- 'Potentilla', also called Buttercup Shrub, produces cheerful white, yellow or pink flowers in early to late summer. You can find potentilla suitable for gardening zones 2a through 6b. The deciduous shrub produces great autumn foliage colors too, with some varieties turning a rich, coppery red before shedding their leaves.
- 'Spiraea', also called Meadowsweet, produces abundant white or pink flowers. Native to North America, spiraea grows well in zones 4 through 9. They grow approximately four feet tall.
Some shrubs, such as boxwood, juniper, and holly, provide beautiful shades of green foliage year-round. These deer resistant shrubs make excellent foundation plants, and some, such as holly, can tolerate shade.
- Boxwood (Buxus) creates a formal atmosphere in the garden. Shape boxwood into topiaries or let it grow into natural shapes. Dwarf and standard size boxwood are available, and provide great hedge material too. People either love or hate boxwood. Most dislike boxwood for its distinctive sharp smell, sometimes linked, unfortunately, to the odor of cat urine. Others don't mind the scent and enjoy the rich dark foliage and great variety of boxwood available. Boxwood can grow ten feet tall or more over a twenty-year period if left untrimmed, so be prepared to give your boxwood regular haircuts to keep it manageable.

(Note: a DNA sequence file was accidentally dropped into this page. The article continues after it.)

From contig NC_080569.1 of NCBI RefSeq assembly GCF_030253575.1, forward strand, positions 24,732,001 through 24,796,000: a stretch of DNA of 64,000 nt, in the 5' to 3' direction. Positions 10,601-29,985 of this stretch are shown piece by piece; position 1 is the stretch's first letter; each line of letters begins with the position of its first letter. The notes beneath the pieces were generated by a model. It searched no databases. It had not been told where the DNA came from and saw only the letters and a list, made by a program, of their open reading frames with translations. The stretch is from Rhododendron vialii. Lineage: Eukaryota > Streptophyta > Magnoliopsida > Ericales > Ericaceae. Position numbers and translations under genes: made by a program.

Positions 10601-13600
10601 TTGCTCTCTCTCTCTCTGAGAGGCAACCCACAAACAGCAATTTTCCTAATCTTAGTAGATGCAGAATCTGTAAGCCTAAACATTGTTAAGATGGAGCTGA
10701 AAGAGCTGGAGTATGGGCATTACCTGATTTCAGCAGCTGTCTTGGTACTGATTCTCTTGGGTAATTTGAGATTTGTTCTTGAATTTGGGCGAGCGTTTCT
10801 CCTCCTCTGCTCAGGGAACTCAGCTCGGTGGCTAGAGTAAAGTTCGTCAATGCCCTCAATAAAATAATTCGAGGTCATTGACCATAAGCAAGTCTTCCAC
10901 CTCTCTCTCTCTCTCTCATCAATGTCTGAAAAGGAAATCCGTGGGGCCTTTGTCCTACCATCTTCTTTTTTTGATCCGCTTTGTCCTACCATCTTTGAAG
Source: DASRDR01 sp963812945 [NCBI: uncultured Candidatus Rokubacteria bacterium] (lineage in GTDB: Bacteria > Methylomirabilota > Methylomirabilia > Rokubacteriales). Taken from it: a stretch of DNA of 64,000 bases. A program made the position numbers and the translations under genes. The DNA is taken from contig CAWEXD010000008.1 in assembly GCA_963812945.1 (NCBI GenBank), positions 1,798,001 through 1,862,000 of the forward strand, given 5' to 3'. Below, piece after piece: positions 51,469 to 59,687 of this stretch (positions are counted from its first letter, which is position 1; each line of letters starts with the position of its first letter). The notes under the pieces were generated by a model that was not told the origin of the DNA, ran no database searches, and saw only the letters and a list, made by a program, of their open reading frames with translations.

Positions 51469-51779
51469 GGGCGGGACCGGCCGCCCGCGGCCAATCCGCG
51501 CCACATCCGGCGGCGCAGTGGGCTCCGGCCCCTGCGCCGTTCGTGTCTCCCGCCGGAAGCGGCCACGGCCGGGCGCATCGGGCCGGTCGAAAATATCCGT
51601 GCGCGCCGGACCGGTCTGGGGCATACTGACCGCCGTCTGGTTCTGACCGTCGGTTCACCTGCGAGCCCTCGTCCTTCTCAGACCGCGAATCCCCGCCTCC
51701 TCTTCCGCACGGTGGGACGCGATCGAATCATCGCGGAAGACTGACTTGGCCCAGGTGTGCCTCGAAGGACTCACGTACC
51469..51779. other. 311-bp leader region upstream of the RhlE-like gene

- Holly (Ilex). Ornamental holly is one of the prettiest plants around, with many variations available. For beautiful red berries, be sure to plant both a male and female plant within close proximity to each other, as the female plants need a pollinator. Because many varieties of holly have sharp and pointed leaves, some people plant rows of holly as a security hedge to deter trespassing.
- Juniper (Juniperus) are conifers, and retain their beautiful green foliage year-round. Upright and prostrate (low growing) varieties provide endless landscape possibilities. Beautiful foliage colors in shades of rich green and grayish-blue green blend harmoniously into the landscape. If planting or trimming juniper, be sure to wear gloves, as some people are highly allergic to juniper and develop an itchy skin rash after touching the leaves.
For more information on deer-resistant planting, check with your local Cooperative Extension agent for free pamphlets or plant lists. He or she is likely to have a list of deer-resistant plants that will thrive in your gardening zone. You can also visit the following websites for more information.
- Rutgers University provides a searchable online database of deer-resistant plants, with search features by both botanical and common name.
- Cornell Cooperative Extension has a list of deer-resistant plants that's divided into sections for those that are rarely, seldom, occasionally, and frequently damaged by deer.
- Nature Hills Nursery provides a list, with photographs, of shrubs to choose.